nytheatre.com review by Mary Beth Smith
September 11, 2011
Rattlestick Playwrights Theater's The Wood is a dramatization of Mike McAlary’s story complete with drama, humor, and visceral tragedy. Written by Dan Klores, a friend of McAlary, The Wood attempts to capture his huge personality on stage while also showcasing the major milestones in his life that led to his most remarkable piece of journalism. Klores’s friendship with McAlary, however, may have served to hinder parts of the production more than it successfully portrays McAlary’s life.
In New York City journalism, the name Mike McAlary invokes admiration and sorrow. McAlary became a controversial figure in the '90s with his story about a falsified rape in Prospect Park led to a time of humiliation for him, his family, and the paper he called home. So when a source calls him with an incredible tip, McAlary—who is supposed to be at a chemotherapy treatment for colon cancer—must follow it. His desire to seek out the truth at all costs and to restore his reputation leads him to the story of a lifetime and a Pulitzer Prize for outstanding journalism.
While the first half of the play is somewhat weak, the second half is fast-paced and truly enraptures the audience. In the first act, Klores attempts to fill in the previous moments of McAlary’s life—how he became a reporter, his jumps between New York papers, his besmirched reputation by the mass media and his colleagues, and his cancer treatments. Klores is clearly trying to use these moments as building blocks to explain how McAlary was the only journalist capable of telling the story of Abner Louima, a Haitian immigrant who was mercilessly tortured by Brooklyn cops. What the first half of the play fails to do, however, is deliver a coherent portrayal of these events. The playwright jumps from scene to scene so often that the production has no ability to gather steam and feels disjointed during the first hour of the show. Klores jumps from a bar, to the McAlary home, to the hospital, to the newsroom, to the home of Louima and back again so quickly that it is hard to get a sense of the direction that the play is taking. One cannot tell if the story is about McAlary’s fall from grace, his cancer, his family life, or the jealousy of his close friend Tommy. But then, right before intermission, the action of the play gets going: we experience the shocking brutalization of Louima first hand and are ready to devour the events that unfold.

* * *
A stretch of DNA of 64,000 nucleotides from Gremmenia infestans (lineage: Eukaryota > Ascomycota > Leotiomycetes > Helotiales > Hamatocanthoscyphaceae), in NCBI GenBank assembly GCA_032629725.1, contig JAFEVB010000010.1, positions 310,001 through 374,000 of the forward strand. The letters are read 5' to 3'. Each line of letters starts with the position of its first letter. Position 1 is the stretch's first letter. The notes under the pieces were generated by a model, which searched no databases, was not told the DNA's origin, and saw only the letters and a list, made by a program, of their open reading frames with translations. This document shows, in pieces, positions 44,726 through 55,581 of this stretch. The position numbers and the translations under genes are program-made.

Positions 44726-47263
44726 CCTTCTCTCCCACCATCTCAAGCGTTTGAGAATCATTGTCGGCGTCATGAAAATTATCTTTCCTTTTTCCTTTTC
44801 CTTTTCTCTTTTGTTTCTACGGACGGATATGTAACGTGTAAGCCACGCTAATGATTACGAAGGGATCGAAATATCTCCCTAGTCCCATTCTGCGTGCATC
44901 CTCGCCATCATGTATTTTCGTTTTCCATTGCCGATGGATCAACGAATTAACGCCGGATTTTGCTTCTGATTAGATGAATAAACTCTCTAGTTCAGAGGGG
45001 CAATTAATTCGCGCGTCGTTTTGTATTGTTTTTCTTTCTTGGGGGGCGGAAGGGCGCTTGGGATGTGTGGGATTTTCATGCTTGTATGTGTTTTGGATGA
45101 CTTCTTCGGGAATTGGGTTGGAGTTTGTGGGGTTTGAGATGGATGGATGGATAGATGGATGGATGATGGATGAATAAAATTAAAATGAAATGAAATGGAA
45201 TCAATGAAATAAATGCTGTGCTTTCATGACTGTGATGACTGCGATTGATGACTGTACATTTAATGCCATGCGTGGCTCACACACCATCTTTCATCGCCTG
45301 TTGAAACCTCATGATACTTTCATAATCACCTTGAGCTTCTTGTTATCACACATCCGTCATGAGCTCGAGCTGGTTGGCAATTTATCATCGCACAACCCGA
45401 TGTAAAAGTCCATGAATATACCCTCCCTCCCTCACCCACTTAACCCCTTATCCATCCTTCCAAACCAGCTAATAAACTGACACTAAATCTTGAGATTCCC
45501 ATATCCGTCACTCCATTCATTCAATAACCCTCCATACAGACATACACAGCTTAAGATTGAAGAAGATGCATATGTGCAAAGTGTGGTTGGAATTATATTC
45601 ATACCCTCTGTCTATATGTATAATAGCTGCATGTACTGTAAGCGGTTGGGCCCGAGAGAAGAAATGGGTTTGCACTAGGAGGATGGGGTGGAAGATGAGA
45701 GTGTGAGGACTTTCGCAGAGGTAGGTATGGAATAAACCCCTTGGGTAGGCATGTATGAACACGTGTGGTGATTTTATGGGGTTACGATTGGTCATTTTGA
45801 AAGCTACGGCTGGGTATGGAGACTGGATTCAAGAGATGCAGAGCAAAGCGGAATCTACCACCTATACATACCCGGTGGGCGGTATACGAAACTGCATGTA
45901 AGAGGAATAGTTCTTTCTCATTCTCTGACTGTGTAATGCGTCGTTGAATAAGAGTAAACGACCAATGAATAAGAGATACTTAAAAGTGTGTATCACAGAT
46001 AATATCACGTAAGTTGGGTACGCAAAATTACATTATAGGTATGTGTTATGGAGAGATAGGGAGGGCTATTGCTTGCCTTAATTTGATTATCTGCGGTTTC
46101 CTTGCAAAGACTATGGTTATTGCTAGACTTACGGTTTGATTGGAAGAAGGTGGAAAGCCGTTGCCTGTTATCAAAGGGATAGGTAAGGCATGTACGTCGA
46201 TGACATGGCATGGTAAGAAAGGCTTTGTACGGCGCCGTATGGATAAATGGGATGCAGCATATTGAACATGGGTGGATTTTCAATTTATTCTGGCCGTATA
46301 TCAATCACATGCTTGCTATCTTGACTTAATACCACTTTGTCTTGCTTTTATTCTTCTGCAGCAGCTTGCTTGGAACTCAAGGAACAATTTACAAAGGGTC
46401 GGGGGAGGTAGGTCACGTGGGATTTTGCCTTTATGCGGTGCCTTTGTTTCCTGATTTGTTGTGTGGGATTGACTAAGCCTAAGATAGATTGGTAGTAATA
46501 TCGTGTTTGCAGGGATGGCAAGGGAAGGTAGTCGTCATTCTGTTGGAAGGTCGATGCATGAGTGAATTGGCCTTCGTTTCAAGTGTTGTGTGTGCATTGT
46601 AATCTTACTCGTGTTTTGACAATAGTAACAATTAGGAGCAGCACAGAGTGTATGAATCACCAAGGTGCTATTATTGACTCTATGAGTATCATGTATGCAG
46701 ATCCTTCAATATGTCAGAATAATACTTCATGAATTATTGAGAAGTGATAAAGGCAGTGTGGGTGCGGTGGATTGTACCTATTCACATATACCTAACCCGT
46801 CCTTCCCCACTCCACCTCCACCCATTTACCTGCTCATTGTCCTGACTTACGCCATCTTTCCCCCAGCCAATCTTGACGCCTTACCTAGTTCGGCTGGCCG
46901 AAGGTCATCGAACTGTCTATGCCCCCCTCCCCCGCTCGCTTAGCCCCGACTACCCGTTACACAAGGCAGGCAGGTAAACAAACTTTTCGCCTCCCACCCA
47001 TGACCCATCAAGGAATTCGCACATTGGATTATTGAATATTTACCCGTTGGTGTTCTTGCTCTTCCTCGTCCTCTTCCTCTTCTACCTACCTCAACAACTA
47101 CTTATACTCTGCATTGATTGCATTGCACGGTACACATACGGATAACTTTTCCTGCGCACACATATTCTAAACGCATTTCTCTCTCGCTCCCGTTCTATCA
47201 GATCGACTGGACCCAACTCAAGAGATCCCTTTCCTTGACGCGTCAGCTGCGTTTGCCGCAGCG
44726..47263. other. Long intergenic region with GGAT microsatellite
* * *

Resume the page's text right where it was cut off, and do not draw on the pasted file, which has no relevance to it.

The second half of The Wood features incredibly strong storytelling from both the playwright and director David Bar Katz. We discover the story along with McAlary and understand that he must tell this story no matter what the risk will be to him, his family, or Louima. It is coherent and vibrant and lets us see a side of McAlary that is infused with life and strength. This part of the play is when everyone finds their footing and tells an investigative story with clarity and heart.
The lead, played by John Viscardi, works similarly to the production. In the beginning he seems nervous and unsure, unconfident in his place in the story and how the story itself is unfolding. He does the best he can with what he is given, but the cinematic style of the production fails him in the beginning. Once the second half starts, however, he barrels through with McAlary's real sense of confidence in the power of his journalism to expose the cops responsible for the vicious attack of Louima. Viscardi’s shinning moment on stage is during his climactic scene with Justin Volpe, played by Michael Carlsen, the police officer that attacked Louima. He is calm and inquisitive and successfully breaks down Volpe’s clean cop act causing an excessively violent confrontation between the reporter and the cop.
Overall this production needs to be restructured, by bringing the audience into the relationship between McAlary and Louima, how their lives juxtapose with one another and how they are both fighting for their physical lives while trying to expose the truth regardless of fear. McAlary’s life story is theatrical in itself and if Klores can get to the heart of the story he really wants to tell, this play will fascinate and educate audiences well into the future.